As she prepared for the inaugural International Amateur Athletic Federation world half-marathon championships, which are being staged in conjunction with the Great North Run, Liz McColgan appeared a very different figure yesterday, and that was down to far more than her bushy new perm.
Medical tests after her Barcelona run indicated anaemia and a viral infection which she initially picked up, she feels, in overstretching herself before the world cross-country championships early this year.
'I knew well beforehand, before the heats, that I was not going to win. Anyone there who knew me well would have known. There is no way I'd speak to people on the line. Knowing how I felt, it was either go for it or not, and see how bad you feel. Unfortunately I felt pretty bad.
'My problem is I'm from the old stable of athletes. I've no medical back-up in Dundee. And I didn't want to have to go down to London all the time for medical screening.'
Thus, by the time this runner from the old stable got round to seeing Dr Ken Kingsbury in London after the Olympics, the horse had bolted.
McColgan accepts the blame for that, although she insists that her defeats in the world cross- country and on the grand prix circuit came about because she was fundamentally not well, rather than because she was overdoing it.
But her husband and coach, Peter, speaks - well, wearily - about how he has spent the summer counselling his wife to give herself a break. She has now reduced her weekly mileage from 120 miles to 100 miles. This, apparently, is a big deal.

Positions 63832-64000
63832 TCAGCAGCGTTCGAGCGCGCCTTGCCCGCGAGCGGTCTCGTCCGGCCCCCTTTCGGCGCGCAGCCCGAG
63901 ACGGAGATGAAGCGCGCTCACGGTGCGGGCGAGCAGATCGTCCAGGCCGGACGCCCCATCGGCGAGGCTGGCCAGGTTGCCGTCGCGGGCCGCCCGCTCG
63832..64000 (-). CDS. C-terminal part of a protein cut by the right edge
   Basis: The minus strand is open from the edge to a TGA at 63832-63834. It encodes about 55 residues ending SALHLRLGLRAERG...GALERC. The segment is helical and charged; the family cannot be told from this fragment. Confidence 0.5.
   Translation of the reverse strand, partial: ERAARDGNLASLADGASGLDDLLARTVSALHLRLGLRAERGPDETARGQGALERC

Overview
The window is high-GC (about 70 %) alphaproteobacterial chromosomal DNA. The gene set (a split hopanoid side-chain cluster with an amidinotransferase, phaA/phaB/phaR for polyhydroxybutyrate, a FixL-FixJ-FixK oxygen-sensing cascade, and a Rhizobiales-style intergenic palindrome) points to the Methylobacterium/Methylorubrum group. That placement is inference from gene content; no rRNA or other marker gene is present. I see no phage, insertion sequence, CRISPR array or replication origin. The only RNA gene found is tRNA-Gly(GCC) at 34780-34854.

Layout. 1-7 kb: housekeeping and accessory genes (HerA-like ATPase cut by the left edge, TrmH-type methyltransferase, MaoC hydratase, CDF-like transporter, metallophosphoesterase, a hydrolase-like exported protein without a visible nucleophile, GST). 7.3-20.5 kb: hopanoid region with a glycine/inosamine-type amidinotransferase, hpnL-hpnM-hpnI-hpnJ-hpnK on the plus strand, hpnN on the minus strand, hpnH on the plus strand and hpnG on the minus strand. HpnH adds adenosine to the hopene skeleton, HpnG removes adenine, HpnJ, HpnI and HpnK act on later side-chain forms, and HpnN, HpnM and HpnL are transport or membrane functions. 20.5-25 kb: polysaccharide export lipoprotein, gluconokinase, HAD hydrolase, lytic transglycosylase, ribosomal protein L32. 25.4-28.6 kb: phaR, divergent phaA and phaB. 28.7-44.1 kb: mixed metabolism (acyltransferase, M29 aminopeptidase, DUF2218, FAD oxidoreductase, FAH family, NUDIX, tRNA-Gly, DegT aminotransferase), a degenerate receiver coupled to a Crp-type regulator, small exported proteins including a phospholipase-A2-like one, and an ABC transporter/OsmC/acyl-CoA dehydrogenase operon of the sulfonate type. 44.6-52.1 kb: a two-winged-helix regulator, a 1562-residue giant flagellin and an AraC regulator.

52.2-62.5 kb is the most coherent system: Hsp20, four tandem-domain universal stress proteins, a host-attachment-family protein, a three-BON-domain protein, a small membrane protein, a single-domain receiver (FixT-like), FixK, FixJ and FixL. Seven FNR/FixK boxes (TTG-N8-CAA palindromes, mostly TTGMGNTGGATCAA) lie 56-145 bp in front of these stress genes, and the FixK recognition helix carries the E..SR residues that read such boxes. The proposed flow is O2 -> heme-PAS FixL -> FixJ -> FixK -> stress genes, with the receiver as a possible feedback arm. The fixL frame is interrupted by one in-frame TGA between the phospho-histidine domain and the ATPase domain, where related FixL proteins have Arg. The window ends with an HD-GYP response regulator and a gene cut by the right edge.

Certainly her performances since Barcelona have been perky. She won the Glasgow half-marathon in 70min 29sec, and two weeks ago set the world's fastest 1992 time over 10 miles - 52min 14sec - in winning at Erewash.
After yesterday's withdrawal of the local favourite, Jill Hunter, with tendinitis, Britain's hopes of team rewards have fallen, but McColgan - if she is as full of energy as she now maintains - should beat a field which includes Wanda Panfil, winner of the 1990 London Marathon.
The men's field includes the Kenyans, the world 10,000m champion Moses Tanui and last year's winner, Benson Masya; Paul Evans and Steve Brace of Britain; the brothers Naali from Tanzania, Simon Robert and Thomas; Francesco Panetta of Italy; Mark Plaatjes, the South African now running for the United States, and, perhaps, one of his former compatriots.
Mathews Temane, who holds the world best for the distance of 60min 11sec, albeit on a course that dropped 45 metres, has been unable to gain a place in the first South African team to compete in the sport since the country returned to the international sporting fold, and will run as an individual.
Masya, who surprised most people last year, looks capable of winning again. Last time round he prepared for his run on Tyneside by winning the 10km race at Swansea Bay in a record 28min 49sec. Last week he lowered that record to 28:13, and he is thinking in terms of breaking the hour barrier tomorrow.
The British men's team of Evans, Brace, Dave Lewis, Carl Thackery and Mark Flint has an outside chance.
Evans was not exactly Joe Blow at the start of the year, but as a footballer turned runner he has made huge strides in the last six months, placing fifth in the London Marathon and finishing 10th in the Olympic 10,000m final, having made the team for Barcelona with an 11th-hour qualifying time at Tooting Bec. He regards the half-marathon as his best distance; if he has any energy left in his legs it could yet be a rewarding one for him.
The Great North Run's usual television coverage on BBC is now being extended to 38 countries, but the benefits of incorporation are mutual. The mass participation aspect ensures a level of interest in what is a new event; and while the winners of the men's and women's events earn only gold medals as world champions, they will pick up dollars 20,000 and dollars 10,000 respectively as winners of the overall event. Tyneside could prove an enduringly popular venue if the IAAF initiative is maintained.Reuse content